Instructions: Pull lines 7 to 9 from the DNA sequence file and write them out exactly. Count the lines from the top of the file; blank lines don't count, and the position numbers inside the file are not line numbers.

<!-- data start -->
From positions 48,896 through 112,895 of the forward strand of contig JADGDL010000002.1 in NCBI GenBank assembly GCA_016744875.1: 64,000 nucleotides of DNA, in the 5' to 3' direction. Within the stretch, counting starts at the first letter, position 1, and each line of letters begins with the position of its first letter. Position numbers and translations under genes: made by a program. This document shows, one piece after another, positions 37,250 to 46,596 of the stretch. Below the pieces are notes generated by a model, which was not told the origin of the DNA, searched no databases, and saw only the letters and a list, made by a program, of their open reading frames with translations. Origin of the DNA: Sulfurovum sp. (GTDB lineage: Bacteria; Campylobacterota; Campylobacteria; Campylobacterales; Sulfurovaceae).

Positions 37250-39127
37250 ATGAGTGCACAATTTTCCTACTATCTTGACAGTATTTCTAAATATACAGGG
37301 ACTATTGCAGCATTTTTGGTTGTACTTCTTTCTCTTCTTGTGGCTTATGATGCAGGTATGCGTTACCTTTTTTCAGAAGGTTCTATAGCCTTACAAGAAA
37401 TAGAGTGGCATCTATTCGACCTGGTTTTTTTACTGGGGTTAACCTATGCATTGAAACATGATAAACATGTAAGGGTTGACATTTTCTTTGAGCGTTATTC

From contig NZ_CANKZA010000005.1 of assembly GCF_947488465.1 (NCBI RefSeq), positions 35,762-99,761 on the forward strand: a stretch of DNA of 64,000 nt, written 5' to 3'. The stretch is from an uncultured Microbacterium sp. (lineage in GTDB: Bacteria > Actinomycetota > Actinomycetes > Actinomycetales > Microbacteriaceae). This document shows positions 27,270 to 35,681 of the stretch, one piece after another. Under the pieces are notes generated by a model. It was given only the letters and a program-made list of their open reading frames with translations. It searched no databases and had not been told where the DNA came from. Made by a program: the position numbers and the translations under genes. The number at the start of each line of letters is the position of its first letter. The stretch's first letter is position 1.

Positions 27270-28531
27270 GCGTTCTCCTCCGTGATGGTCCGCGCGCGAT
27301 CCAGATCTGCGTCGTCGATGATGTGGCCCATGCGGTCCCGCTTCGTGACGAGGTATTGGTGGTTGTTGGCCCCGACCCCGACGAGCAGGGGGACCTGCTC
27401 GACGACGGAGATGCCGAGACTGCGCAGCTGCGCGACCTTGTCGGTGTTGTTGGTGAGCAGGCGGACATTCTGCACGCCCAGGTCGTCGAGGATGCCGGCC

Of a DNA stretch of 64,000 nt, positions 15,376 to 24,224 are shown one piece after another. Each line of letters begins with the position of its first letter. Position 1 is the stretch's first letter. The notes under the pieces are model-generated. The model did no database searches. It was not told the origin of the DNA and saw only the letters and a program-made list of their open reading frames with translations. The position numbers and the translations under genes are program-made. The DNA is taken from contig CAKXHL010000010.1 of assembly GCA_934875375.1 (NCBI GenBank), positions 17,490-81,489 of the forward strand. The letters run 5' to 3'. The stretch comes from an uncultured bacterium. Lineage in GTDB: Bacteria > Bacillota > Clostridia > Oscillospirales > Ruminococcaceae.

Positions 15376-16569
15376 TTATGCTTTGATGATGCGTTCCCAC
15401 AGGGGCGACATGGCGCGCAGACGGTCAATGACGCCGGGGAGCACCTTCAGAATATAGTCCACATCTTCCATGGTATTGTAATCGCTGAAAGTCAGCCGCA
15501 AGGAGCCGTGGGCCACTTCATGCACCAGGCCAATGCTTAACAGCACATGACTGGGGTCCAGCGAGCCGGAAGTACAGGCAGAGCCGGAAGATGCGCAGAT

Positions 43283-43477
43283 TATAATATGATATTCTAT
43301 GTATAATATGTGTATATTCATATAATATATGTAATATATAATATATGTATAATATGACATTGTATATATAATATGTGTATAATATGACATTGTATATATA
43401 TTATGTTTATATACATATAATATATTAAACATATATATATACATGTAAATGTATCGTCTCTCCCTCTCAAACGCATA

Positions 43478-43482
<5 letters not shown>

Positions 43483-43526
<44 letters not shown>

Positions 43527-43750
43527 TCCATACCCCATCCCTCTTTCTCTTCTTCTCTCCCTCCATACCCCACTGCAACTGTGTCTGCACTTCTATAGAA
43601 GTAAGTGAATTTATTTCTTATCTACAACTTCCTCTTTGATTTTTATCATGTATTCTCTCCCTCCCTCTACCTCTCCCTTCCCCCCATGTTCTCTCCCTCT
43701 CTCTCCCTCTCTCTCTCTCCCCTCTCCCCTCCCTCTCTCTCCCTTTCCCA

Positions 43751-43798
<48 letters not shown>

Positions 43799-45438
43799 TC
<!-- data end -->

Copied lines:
Positions 27270-28531
27270 GCGTTCTCCTCCGTGATGGTCCGCGCGCGAT
27301 CCAGATCTGCGTCGTCGATGATGTGGCCCATGCGGTCCCGCTTCGTGACGAGGTATTGGTGGTTGTTGGCCCCGACCCCGACGAGCAGGGGGACCTGCTC